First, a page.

Revised multiemployer disclosure requirements to impact contractors’ financial reporting

Construction contractors and subcontractors with union labor contracts need to be aware of upcoming changes to financial reporting requirements around their multiemployer pension plans. This article is intended to summarize those changes required by Accounting Standards Update no. 2011-09, Compensation-Retirement Benefits-Multiemployer Plans (Subtopic 715-80): Disclosures about an Employer’s Participation in a Multiemployer Plan.

The Financial Accounting Standards Board (FASB) has issued this update to assist users of the financial statements in obtaining information regarding the commitments and risks involved with participating in multiemployer pension plans. Assets contributed by an employer are not specifically earmarked only for its employees. Therefore, the plan can use assets contributed by one employer to provide benefits to employees of other participating employers. If the plan becomes underfunded, the participating employers may be liable for the unfunded obligations. Also, if an employer chooses to stop participating in a multiemployer plan, the company may be required to pay a withdrawal liability to the plan.

The amendments in this update require disclosures to provide financial statement users additional information on the multiemployer plans in which the company participates. An earlier exposure document included a provision that would have required disclosure of employer withdrawal liabilities. The final guidance does not include this disclosure requirement.

For plans with publicly available annual reports (Form 5500), the new update requires that disclosures include the following information.

Plan identification

The disclosures should include the plan name and identifying number for any significant multiemployer plans in which an employer participates.

Level of participation

The disclosures regarding level of participation in the plan should include the amount of contributions made by the employer to the plan, and an indication of whether the employer’s contributions represent more than five percent of the total contributions made to the plan by all employers.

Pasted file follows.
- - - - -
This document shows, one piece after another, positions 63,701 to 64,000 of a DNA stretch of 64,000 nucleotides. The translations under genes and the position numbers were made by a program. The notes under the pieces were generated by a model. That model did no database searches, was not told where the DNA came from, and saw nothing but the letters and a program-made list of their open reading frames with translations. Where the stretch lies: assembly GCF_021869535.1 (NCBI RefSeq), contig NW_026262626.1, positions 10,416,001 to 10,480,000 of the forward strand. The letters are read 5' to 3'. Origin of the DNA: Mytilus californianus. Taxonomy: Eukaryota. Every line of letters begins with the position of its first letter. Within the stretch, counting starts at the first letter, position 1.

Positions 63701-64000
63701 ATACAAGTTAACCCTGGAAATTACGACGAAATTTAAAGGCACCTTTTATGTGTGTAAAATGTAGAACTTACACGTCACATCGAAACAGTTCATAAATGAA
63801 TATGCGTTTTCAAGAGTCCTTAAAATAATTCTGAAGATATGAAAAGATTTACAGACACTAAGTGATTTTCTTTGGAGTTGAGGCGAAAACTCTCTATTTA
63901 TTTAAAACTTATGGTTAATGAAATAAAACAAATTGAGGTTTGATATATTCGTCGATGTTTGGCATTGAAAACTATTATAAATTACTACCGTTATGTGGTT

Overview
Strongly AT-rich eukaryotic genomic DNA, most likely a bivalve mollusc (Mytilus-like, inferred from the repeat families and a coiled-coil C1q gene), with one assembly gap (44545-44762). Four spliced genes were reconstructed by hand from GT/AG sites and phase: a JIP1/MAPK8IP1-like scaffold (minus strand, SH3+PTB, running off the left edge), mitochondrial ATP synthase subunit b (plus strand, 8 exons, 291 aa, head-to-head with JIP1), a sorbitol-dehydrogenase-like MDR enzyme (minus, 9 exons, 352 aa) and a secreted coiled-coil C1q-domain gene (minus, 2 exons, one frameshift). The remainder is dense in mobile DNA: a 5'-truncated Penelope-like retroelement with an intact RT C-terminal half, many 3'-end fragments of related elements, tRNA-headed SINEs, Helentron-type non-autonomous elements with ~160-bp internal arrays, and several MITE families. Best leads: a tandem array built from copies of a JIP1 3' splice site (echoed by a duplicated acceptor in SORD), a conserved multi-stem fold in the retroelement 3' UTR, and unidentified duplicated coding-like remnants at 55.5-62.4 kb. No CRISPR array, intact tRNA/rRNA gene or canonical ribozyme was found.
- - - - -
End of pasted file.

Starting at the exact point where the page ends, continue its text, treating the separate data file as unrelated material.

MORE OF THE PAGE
Financial health

The financial health of the plan should be expressed using the plan’s funded status, or zone status. The zone status is a color code which corresponds to a specified funded status. If no zone status is available, the disclosure must include the range listed below in which the plan’s funded status falls.

  • Red: less than 65% funded
  • Yellow: between 65% and 80% funded
  • Green: at least 80% funded

Employer commitments

The employer commitments to the plan should include disclosure of the expiration dates of the collective-bargaining agreements and a disclosure of any minimum contributions required to be made by the employer to the plan.

For plans without a publicly available annual report, employers are required to disclose all of the above information, along with certain additional information as follows.

Plan description

A description of the nature of plan benefits should be disclosed.

Responsibility for obligations

A qualitative description of the extent to which the employer could be responsible for obligations of the plan, including benefits earned by employees during employment with another employer, should be disclosed.

Plan financial information

Other quantitative information about the plan, to the extent available, is required to be disclosed. Disclosures should include information that will help users understand the financial information about the plan, such as total plan assets, actuarial present value of accumulated plan benefits, and total contributions received by the plan.

These new disclosure requirements are required for public entities for fiscal years ending after December 15, 2011 and for nonpublic entities for fiscal years ending after December 15, 2012. Early adoption is permitted, and the disclosures should be made for all prior periods presented.
 
Contractors should work with their financial advisor to understand how the disclosures will impact them and what information is required from providers.